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City Wins Conviction Against "Flagrant and Persistent Violator" of Vacation Rental Laws
By Jorge Casuso
April 10, 2019 -- A Santa Monica landlord who illegaly rented more than a dozen housing units as vacation rentals was convicted Friday of violating the City's homesharing laws.
Diana Hayek, who City Prosecutors called a "persistent and flagrant violator" of Santa Monica's strict laws forbidding short-term rentals,
The convictions were the result of a plea agreement on the eve of the trial where Hayek accepted responsibility for 23 counts of charged violations uncovered during an investigation that began in 2016, officials said.
Hayek was convicted of one count of operating an unlawful business, two counts of violating the City’s Home-Sharing Ordinance and two counts of failing to comply with City administrative citations.
Officers from the City’s Vacation Rental Enforcement Task Force "attempted to gain compliance first through education and then with administrative citations," City officials said.
After Hayek "persistently refused to comply," the Task Force referred the case to the City Attorney’s Office for criminal prosecution in December 2017,
“The City of Santa Monica has consistently dedicated policies and resources toward producing, protecting, and preserving housing in our community,” Chief Deputy City Attorney Yibin Shen said in a statement.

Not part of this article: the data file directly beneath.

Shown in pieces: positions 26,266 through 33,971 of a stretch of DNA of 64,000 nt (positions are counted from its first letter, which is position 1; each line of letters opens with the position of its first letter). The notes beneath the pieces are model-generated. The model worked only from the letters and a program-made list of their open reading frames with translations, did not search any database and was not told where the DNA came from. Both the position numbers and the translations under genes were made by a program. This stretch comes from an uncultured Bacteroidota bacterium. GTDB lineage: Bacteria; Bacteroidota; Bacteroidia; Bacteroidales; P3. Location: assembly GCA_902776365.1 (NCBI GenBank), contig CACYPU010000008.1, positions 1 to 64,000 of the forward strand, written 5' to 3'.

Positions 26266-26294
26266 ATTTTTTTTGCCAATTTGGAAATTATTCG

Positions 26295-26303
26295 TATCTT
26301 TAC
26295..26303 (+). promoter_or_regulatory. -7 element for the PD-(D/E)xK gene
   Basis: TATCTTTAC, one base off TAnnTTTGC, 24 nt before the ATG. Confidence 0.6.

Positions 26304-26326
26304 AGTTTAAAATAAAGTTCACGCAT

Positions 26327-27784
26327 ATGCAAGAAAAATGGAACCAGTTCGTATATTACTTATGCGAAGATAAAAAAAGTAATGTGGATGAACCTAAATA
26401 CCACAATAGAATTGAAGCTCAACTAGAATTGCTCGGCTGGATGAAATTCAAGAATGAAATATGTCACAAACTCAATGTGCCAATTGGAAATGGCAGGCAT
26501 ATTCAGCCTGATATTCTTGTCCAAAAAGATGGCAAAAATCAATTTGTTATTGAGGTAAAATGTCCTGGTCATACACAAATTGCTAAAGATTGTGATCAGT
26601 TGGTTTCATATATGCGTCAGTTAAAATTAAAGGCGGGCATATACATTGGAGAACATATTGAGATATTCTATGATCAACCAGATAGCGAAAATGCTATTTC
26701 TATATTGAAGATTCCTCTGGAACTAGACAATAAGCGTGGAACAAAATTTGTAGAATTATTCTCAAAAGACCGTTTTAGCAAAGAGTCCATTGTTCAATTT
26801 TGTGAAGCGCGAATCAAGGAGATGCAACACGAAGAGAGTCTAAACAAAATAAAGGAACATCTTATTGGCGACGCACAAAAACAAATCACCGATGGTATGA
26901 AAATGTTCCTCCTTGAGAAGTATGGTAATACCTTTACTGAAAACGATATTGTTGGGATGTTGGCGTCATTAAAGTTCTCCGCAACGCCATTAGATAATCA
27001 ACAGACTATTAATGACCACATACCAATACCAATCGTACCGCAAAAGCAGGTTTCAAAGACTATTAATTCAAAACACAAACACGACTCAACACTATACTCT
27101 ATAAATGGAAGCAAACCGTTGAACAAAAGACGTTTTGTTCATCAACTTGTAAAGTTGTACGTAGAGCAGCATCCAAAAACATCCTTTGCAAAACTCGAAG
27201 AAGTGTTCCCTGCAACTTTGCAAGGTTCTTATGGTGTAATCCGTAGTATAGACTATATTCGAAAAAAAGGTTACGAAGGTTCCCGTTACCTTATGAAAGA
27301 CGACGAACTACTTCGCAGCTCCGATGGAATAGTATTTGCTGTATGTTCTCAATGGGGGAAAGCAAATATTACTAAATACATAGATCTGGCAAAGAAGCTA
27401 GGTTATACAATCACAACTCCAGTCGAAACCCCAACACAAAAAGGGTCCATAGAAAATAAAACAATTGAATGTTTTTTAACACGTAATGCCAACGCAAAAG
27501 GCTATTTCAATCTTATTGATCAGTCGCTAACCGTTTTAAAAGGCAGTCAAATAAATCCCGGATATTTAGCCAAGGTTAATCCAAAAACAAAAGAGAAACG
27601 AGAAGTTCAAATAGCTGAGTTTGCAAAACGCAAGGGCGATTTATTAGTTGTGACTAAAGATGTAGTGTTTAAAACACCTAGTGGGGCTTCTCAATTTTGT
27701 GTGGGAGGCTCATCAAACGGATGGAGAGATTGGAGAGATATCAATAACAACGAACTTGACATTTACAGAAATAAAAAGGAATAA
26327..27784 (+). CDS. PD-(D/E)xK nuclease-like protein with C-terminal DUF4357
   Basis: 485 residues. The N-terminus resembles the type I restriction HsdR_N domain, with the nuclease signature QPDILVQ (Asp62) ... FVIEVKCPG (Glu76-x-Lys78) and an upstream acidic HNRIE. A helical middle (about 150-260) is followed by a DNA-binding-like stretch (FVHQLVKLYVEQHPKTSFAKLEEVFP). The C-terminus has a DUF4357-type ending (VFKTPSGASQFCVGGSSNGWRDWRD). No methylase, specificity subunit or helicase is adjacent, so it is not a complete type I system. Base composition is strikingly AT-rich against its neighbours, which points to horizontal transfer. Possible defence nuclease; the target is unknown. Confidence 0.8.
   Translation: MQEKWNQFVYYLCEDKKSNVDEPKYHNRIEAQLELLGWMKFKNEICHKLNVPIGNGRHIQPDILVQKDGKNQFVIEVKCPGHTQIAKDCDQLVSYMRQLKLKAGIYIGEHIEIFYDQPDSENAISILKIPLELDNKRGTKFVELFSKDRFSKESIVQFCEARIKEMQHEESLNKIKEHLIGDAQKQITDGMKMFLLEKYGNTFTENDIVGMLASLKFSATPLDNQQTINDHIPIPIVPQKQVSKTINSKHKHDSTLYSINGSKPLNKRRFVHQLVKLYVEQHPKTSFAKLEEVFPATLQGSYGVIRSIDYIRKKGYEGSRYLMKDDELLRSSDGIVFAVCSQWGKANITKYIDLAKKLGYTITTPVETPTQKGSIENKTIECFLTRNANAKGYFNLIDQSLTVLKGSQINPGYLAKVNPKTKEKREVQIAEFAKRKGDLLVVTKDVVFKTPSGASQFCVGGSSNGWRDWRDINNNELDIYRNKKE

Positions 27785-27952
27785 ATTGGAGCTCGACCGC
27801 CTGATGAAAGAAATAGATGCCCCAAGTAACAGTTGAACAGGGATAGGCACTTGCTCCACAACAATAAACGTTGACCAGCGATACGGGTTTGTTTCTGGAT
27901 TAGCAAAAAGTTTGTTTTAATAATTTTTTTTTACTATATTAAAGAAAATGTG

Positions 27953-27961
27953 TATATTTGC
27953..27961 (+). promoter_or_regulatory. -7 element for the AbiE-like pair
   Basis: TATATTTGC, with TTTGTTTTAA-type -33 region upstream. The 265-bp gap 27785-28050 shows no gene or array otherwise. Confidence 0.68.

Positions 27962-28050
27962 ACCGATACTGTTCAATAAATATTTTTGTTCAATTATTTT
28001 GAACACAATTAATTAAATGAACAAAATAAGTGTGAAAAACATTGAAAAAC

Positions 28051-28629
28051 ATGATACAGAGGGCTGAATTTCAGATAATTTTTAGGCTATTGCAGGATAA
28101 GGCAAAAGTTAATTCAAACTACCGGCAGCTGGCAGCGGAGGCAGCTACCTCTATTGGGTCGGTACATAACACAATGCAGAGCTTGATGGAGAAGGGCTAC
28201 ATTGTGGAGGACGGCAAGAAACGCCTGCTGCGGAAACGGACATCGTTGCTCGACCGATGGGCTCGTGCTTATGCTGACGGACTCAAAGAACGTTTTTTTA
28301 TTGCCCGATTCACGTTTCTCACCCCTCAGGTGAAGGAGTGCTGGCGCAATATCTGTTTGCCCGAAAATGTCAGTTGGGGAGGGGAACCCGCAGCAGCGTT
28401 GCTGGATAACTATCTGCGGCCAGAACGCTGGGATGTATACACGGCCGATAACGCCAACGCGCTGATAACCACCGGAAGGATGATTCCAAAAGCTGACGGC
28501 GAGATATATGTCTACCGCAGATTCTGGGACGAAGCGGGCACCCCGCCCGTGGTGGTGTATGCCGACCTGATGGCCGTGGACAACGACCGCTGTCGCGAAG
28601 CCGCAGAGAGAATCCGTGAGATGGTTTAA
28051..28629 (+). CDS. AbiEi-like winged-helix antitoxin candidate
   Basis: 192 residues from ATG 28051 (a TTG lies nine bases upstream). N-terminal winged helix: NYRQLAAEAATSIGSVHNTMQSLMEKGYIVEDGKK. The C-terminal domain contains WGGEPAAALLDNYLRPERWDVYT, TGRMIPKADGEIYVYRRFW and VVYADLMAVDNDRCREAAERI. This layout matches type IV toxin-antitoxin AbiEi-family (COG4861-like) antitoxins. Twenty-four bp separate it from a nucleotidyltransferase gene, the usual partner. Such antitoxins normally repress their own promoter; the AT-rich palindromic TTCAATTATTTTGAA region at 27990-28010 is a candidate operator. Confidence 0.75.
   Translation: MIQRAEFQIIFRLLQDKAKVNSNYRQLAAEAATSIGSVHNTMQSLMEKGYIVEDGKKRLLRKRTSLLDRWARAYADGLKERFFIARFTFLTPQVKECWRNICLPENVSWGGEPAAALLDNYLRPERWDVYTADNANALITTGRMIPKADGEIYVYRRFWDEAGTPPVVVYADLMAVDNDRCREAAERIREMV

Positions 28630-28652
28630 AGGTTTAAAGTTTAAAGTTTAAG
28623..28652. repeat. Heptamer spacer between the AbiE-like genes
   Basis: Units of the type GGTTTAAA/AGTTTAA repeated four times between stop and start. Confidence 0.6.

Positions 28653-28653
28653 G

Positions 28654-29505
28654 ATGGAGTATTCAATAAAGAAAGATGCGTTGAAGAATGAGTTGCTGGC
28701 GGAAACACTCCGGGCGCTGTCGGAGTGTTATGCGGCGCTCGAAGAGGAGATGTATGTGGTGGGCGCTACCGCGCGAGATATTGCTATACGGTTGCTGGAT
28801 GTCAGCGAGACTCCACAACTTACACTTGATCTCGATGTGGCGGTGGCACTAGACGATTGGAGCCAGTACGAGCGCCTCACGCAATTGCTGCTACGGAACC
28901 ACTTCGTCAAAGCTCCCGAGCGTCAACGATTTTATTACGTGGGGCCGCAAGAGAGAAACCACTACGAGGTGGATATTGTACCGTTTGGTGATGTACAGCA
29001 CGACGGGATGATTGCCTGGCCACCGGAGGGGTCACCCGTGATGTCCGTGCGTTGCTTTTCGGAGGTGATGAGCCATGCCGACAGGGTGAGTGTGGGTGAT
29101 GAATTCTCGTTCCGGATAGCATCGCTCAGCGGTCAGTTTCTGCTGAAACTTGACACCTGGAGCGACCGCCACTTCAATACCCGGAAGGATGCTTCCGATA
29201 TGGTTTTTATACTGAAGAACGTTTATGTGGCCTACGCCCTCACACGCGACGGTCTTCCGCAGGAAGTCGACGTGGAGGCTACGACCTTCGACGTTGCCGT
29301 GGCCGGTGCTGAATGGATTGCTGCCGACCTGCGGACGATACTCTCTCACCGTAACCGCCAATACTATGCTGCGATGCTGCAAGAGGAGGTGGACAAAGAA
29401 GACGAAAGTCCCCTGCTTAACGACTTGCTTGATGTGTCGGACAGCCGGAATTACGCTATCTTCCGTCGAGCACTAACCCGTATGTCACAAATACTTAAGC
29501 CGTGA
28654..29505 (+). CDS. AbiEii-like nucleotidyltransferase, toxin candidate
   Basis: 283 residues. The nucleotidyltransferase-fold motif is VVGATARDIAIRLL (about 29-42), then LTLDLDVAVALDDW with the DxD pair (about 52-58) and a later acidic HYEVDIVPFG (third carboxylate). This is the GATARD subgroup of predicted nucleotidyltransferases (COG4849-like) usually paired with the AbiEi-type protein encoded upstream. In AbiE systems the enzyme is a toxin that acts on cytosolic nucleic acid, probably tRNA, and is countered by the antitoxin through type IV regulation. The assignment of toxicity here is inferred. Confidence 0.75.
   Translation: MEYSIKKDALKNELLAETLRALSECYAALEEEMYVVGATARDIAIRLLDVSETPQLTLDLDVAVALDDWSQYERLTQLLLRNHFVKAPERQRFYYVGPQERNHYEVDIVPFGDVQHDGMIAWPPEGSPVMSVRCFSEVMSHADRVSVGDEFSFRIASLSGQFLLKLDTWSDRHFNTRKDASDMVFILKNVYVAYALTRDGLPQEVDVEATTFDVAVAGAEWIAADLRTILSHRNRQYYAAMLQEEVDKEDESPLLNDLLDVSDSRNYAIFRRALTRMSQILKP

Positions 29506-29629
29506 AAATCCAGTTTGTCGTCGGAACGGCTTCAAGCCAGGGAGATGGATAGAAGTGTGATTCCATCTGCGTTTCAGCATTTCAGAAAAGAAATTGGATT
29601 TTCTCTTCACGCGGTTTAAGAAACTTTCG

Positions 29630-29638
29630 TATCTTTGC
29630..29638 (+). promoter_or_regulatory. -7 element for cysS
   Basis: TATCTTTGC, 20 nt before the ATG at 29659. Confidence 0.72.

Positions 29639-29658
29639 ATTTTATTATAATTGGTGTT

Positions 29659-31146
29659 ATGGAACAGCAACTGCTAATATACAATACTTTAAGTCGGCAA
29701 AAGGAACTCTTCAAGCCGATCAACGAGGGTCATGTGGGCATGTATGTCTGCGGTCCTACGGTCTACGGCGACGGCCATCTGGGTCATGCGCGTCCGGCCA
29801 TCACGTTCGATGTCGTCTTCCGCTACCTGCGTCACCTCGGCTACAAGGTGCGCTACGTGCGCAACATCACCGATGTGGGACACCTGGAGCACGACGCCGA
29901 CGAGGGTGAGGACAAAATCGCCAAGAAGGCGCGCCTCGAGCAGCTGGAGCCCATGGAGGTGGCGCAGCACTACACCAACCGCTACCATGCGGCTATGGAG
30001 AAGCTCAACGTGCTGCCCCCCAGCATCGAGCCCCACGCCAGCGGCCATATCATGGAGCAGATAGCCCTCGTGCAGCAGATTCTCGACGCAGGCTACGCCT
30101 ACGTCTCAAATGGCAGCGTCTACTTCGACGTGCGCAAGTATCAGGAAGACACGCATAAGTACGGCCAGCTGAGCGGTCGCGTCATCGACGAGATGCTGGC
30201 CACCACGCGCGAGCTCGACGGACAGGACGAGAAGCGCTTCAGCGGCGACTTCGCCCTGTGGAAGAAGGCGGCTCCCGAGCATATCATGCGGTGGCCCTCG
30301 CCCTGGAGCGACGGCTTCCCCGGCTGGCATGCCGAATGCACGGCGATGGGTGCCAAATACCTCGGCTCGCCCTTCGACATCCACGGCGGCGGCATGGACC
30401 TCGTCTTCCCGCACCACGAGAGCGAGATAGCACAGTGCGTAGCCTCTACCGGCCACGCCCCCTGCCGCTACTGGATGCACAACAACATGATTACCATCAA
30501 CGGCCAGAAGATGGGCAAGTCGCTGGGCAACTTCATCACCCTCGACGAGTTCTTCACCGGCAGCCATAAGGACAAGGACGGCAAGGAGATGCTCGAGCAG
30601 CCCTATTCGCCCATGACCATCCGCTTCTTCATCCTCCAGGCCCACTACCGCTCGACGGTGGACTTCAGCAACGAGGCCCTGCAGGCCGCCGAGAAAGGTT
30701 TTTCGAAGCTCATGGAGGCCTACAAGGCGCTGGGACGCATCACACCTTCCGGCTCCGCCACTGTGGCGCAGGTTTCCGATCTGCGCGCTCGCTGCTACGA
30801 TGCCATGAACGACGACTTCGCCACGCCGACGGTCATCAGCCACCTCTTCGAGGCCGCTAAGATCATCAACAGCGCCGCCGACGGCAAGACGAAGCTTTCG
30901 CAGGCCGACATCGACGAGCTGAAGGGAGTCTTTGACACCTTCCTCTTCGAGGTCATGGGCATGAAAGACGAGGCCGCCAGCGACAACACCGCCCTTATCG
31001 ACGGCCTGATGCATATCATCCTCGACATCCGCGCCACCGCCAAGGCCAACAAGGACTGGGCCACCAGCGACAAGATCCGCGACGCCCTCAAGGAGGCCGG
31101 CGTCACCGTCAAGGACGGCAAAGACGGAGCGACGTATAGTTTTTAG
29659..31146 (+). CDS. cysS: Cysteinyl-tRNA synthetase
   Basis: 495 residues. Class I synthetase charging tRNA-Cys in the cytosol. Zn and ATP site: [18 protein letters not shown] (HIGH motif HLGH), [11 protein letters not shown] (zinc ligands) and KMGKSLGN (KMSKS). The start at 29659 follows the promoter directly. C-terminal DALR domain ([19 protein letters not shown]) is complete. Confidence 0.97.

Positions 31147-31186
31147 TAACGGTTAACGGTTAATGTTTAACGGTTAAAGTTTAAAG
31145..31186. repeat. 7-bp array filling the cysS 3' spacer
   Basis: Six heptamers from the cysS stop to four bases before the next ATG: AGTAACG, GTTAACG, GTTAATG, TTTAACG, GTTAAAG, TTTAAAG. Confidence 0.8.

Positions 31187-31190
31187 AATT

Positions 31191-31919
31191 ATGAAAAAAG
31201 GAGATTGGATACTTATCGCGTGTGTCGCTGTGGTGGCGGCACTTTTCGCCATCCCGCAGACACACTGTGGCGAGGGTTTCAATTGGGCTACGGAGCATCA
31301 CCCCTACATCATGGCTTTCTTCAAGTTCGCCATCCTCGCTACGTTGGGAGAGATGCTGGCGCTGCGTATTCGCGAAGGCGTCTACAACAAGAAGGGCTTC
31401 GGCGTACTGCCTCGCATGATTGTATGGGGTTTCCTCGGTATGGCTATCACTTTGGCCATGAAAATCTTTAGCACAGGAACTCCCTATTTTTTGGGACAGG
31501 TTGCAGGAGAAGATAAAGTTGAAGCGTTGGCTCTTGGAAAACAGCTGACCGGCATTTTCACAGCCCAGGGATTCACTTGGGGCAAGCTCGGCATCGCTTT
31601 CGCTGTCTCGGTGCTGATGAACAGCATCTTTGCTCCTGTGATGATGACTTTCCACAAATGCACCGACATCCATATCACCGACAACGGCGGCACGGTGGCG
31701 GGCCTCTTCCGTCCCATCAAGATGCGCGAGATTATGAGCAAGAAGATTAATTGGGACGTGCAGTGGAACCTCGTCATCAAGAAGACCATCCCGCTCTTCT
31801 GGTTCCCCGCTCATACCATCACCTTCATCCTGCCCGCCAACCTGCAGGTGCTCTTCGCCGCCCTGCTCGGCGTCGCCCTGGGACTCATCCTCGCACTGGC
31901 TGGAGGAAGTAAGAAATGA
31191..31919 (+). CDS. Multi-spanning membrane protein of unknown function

“These convictions represent just outcomes that affirm these important legislative goals.”
Under the plea agreement, Hayek was placed on four years of probation.
She also must pay the City $2,118 in investigative costs, more than $5,000 in criminal fines and statutory penalty assessments and approximately $9,000 in administrative citation fines.
Hayek also will be subject to 30 days of county jail or 60 days of court supervised community service for any future violation of the City’s Home-Sharing Ordinance, officials said.
Earlier this year, the City Attorneys office won convictions against three separate violators of the City's homesharing ordinance ("Santa Monica Wins Three Homesharing Cases," March 7, 2019).
In those cases, a total of 29 rental units were removed from the rental market, City officials said.
Approved by the City Council in 2015, Santa Monica's law is considered the strictest in the nation.
It outlaws the rental of an entire unit for less than 30 days, makes hosts legally accountable for nuisance violations and requires them to list their units on a City registry and pay a hotel tax.
The law has withstood several challenges in the courts ("Appeals Court Affirms Santa Monica's Right to Regulate Online Homesharing Platforms," March 13, 2019).
Last month, a California Appeals Court affirmed the City's right to penalize online platforms for booking short-term rentals of properties not licensed under the local law.
To report an illegal vacation rental business, contact Code Enforcement at (310) 458-4984.
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